Informacion economica sobre Cuba

A crack in the wall?
True home ownership might herald a change in Cuba
Published: (Friday, Aug 26, 2011 04:25AM)

Cuba is about to embark on a revolution, but not a violent revolution
like the 1959 Fidel Castro-led overthrow of dictator Fulgencio Batista,
nor as grand or as sweeping a revolution as the 1991 collapse of the
Soviet Union. This revolution will be quiet, but it might well transform
the Cuban economy — if not eventually the communist government itself —
and have ripple effects within our own country.

By the end of this year it is expected that the Cuban people will, for
the first time since Castro took control, be allowed to buy and sell
property and vehicles. That may not sound like a big deal to Americans,
who change homes and cars at will, providing they can afford it, but it
will be a huge change for the 11 million citizens of Cuba, who have
lived and worked under the tight strictures of their socialist society
for more than a half-century. It will have implications as well for many
of the roughly 1 million Cuban exiles who have fled to the United
States, many of whom still own property on the island — indirectly or

Under the current system, Cubans are allowed to own cars and houses but
can sell them only to the state, or swap them to other individuals for
property of equal value. As a result of these limits, properties seldom
change hands. More importantly, the restrictions have been the major
factor in creating a desperate housing shortage; one recent study
estimated that the country has a housing deficit of 1.6 million units,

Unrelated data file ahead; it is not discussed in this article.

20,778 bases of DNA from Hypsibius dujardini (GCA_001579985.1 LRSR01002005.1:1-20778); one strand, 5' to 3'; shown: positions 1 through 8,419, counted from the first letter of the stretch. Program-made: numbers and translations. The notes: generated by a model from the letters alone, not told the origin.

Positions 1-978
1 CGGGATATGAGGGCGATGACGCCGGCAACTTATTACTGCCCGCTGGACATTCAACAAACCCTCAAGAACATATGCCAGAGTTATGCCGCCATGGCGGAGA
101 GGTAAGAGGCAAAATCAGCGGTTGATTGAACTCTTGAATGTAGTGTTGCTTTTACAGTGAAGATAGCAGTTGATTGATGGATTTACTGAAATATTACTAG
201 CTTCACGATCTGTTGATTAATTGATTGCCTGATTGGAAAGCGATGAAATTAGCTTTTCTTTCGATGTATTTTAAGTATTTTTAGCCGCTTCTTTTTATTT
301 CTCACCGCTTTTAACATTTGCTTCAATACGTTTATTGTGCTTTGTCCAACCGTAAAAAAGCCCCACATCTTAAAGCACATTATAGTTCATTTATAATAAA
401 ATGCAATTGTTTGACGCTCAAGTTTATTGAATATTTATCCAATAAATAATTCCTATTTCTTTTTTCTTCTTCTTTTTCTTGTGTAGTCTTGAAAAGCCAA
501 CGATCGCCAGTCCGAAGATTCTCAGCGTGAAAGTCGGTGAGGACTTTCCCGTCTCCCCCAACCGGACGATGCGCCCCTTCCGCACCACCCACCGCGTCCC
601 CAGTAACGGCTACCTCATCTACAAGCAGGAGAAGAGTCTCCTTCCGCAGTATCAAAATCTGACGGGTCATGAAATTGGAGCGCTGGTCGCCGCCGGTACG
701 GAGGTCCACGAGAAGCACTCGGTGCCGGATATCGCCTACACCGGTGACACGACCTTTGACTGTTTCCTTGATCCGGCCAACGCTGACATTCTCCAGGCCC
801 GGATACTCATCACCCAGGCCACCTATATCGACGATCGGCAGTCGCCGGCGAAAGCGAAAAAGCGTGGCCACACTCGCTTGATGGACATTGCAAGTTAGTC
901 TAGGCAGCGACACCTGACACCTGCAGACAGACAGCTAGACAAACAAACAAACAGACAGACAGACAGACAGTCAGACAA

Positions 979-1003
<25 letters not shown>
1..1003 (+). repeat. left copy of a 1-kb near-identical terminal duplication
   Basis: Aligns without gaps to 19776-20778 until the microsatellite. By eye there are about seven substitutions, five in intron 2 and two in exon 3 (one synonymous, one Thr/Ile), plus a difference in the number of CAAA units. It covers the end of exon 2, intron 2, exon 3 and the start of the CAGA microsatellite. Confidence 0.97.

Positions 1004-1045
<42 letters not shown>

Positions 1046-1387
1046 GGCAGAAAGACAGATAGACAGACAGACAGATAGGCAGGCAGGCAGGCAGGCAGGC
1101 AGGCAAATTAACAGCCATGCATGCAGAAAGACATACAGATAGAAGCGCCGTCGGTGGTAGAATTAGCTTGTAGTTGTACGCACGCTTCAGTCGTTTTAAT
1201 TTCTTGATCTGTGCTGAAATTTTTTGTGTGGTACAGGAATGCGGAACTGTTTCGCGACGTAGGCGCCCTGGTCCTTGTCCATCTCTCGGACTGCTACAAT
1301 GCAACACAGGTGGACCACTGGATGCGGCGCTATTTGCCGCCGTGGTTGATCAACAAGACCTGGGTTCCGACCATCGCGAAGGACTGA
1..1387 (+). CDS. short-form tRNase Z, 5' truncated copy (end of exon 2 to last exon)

although the government insists it's closer to a third that number.
Whichever is the case, families repeatedly have subdivided existing
housing to accommodate growth.

Reforms began in earnest in 2008 after Raul Castro assumed the powers of
his ailing older brother. Restrictions against buying products such as
DVD players, computers and microwave ovens were removed, and unused
state-owned land was turned over to private farmers and cooperatives.
Restrictions against cell phone use are gone, opening a widening channel
of communication to the world beyond the island. The government even is
looking into letting Cubans travel freely outside the country.

People who look at the latest development as a crumbling of Cuba's
socialist system may be doomed to disappointment. While many Cubans seem
certain to embrace the opportunity to truly own their own homes once
again — and perhaps profit a bit by being able to buy and sell
properties without state intervention — there will be limitations:
Ownership will be restricted to a single home, and full-time residency
will be required. There are also lesser, if thorny, issues to be dealt
with, such as longtime laws banning evictions and classified
advertising. And few Cubans are likely to want to surrender or
compromise the gains of the 1959 revolution, such as free health care,
free education and full retirement benefits, should they be affected.

But any step, no matter how small or halting, that moves Cuba toward
greater political and economic freedom is positive. Cuba isn't likely to
experience a housing boom anytime soon — the construction industry on
the island is virtually nonexistent, and there remain legal property
rights issues for the courts to sort out. But Cuba appears to be
evolving toward greater freedom. Movement along such a course, once
under way, is difficult to halt or reverse.

Notably, the changes are coming in response to internal economic and
social pressure, rather than as a result of outside intervention."

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